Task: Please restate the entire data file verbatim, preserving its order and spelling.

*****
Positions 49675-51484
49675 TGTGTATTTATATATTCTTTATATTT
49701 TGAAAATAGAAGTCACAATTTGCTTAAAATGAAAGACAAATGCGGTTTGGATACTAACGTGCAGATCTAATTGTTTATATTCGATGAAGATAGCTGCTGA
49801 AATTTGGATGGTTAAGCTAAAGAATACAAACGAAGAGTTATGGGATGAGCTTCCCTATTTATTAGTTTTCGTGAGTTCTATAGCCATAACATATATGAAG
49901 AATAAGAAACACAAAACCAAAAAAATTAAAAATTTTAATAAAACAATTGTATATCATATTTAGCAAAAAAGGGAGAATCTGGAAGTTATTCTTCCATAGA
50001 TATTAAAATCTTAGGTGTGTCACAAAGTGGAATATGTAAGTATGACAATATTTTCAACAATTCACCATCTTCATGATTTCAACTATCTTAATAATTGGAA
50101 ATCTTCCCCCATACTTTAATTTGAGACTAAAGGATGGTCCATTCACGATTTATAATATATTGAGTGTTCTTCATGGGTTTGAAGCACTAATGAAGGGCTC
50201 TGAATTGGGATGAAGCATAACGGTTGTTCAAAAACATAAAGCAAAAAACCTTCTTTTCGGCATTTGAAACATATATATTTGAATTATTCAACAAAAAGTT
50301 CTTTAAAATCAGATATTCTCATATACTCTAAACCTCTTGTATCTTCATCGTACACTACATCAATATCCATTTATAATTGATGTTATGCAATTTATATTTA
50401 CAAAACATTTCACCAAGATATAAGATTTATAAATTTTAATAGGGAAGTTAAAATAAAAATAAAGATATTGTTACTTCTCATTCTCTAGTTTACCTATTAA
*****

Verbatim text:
Positions 49675-51484
49675 TGTGTATTTATATATTCTTTATATTT
49701 TGAAAATAGAAGTCACAATTTGCTTAAAATGAAAGACAAATGCGGTTTGGATACTAACGTGCAGATCTAATTGTTTATATTCGATGAAGATAGCTGCTGA
49801 AATTTGGATGGTTAAGCTAAAGAATACAAACGAAGAGTTATGGGATGAGCTTCCCTATTTATTAGTTTTCGTGAGTTCTATAGCCATAACATATATGAAG
49901 AATAAGAAACACAAAACCAAAAAAATTAAAAATTTTAATAAAACAATTGTATATCATATTTAGCAAAAAAGGGAGAATCTGGAAGTTATTCTTCCATAGA
50001 TATTAAAATCTTAGGTGTGTCACAAAGTGGAATATGTAAGTATGACAATATTTTCAACAATTCACCATCTTCATGATTTCAACTATCTTAATAATTGGAA
50101 ATCTTCCCCCATACTTTAATTTGAGACTAAAGGATGGTCCATTCACGATTTATAATATATTGAGTGTTCTTCATGGGTTTGAAGCACTAATGAAGGGCTC
50201 TGAATTGGGATGAAGCATAACGGTTGTTCAAAAACATAAAGCAAAAAACCTTCTTTTCGGCATTTGAAACATATATATTTGAATTATTCAACAAAAAGTT
50301 CTTTAAAATCAGATATTCTCATATACTCTAAACCTCTTGTATCTTCATCGTACACTACATCAATATCCATTTATAATTGATGTTATGCAATTTATATTTA
50401 CAAAACATTTCACCAAGATATAAGATTTATAAATTTTAATAGGGAAGTTAAAATAAAAATAAAGATATTGTTACTTCTCATTCTCTAGTTTACCTATTAA